Lee Gordon Bio and Resume
My life as a professional Voiceover Artist has its roots on a spring day in 1967 when, as a senior at Mount Hermon School, I was approached by a fellow student taking a survey to determine if there was sufficient interest to launch a campus radio station. I said "Sign me up," and soon thereafter, on the day WMHS (now known as WNMH)was launched, so was my announcing career.
After graduation from Mount Hermon I enrolled at Rutgers University where one of my first priorities was to join the air staff of the student radio station WRSU. In fact, I devoted so much time to the station and other extracurricular activities that I had little time left for studies and I flunked out after my freshman year.
Following a year in junior college (where they had no student radio station) I returned to my native state and enrolled at the University of New Hampshire. Naturally, I sought out and signed on with the campus station WUNH. Late in that initial year at UNH I made my professional broadcasting debut with my first paying gig: a two-dollar-an-hour job as a part-time (rip and read) newsman and weekend announcer at WHEB in nearby Portsmouth, NH.
The next year (what should have been my final year at UNH) I took on a second weekend radio job as a disk jockey at WFEA in my hometown of Manchester, NH. I also moved from WHEB to crosstown rival WBBX where, because the station had a directional antenna and I held a First Class Radiotelephone Operators License, I was able to boost my pay to four dollars an hour (three dollars when the station was transmitting on the non-directional day pattern).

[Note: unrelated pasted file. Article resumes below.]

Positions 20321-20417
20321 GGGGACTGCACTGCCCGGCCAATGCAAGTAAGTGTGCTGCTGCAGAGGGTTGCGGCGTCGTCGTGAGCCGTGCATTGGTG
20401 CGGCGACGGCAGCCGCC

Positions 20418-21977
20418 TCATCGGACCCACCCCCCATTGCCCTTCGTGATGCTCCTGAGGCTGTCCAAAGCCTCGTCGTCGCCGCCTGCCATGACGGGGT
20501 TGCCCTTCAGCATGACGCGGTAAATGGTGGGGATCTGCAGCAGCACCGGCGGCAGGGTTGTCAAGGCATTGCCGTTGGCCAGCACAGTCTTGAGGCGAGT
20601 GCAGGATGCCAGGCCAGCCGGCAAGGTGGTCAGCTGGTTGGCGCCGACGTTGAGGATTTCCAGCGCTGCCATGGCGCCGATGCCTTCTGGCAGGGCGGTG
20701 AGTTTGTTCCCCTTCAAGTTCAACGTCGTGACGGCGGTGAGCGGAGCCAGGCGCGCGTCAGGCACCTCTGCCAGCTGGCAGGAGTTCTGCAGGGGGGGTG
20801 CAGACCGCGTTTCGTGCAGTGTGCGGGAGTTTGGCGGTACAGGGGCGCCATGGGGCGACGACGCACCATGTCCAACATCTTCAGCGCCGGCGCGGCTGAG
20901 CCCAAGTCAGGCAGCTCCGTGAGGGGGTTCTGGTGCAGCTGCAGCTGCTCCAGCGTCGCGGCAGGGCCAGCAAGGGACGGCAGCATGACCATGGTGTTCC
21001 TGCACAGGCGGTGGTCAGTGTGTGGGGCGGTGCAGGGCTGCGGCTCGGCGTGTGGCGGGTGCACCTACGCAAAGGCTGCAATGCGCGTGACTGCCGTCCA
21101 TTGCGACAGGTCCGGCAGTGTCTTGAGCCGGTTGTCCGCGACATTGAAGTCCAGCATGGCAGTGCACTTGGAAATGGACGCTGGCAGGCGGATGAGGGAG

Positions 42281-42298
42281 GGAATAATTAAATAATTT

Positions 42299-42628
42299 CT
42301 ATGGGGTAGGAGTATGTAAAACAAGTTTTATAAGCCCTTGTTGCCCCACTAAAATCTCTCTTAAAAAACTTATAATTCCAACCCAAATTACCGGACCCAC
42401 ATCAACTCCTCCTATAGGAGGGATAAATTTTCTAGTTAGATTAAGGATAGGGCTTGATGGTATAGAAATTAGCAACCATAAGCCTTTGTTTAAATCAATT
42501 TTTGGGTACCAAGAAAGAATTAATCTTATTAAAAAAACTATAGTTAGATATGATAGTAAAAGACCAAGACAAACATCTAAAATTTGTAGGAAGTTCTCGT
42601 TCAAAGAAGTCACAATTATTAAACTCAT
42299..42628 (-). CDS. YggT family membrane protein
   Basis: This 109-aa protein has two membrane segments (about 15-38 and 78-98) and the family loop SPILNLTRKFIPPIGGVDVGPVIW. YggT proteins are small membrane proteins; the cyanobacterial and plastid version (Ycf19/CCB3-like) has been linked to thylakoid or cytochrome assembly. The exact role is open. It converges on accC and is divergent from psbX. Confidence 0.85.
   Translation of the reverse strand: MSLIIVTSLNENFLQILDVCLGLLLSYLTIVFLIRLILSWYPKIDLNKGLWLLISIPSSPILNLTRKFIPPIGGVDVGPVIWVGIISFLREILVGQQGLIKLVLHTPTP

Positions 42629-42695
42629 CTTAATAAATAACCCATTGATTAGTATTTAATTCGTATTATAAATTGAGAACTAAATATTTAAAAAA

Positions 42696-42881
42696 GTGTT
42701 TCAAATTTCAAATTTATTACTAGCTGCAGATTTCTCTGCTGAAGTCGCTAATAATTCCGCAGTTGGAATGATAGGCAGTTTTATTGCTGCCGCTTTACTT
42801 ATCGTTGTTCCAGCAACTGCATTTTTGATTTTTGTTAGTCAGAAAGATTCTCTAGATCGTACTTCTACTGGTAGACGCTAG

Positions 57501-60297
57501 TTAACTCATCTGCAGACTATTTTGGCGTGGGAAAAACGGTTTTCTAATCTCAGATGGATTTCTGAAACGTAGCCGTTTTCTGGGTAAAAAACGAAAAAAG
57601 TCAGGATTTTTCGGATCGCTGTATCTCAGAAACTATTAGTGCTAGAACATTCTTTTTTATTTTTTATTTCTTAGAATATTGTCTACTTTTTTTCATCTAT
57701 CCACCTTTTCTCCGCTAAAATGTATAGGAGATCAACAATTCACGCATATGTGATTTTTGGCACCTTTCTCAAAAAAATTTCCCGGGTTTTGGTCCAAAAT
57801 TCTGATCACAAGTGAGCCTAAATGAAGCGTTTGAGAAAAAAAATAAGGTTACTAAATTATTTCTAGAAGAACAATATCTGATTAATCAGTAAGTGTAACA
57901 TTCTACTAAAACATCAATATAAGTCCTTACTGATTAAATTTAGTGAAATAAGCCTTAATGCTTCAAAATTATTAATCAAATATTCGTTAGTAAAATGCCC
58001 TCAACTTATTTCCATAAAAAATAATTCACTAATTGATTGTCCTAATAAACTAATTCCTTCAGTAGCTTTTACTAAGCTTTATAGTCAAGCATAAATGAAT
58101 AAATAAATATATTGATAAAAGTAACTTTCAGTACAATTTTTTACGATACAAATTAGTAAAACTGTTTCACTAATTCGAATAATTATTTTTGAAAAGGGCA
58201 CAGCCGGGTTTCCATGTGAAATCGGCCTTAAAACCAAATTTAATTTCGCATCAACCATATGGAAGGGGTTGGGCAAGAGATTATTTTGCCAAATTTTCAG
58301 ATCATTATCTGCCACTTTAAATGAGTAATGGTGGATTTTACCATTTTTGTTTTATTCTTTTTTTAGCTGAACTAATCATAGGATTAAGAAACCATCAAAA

Several of my fellow WUNH staffers also had part-time jobs at local commercial stations. In addition, we were working on a project to increase the student station's power from 10 watts to 1750 watts. We literally built a radio station that year. As a result, most of us took an extra semester to finish our formal undergraduate educations. Thus, a small band of my fellow members of the Class of 1971 and I finally received our degrees in February of 1972. Fortunately, I was able to parlay some of WUNH time as well as my "real world" experience into enough credits to add a second major and I left the campus with a Bachelor of Arts degree in both Political Science and Mass Communication.
As it happens, the Program Director who had hired me at WFEA was also the Afternoon Drive DJ and he had just accepted a job in a bigger market. That week I got a call from the General Manager offering me the afternoon shift so, the day after my college graduation, I began my full-time broadcasting career. I did afternoons at WFEA for the next two years until I decided it was time to take the next step.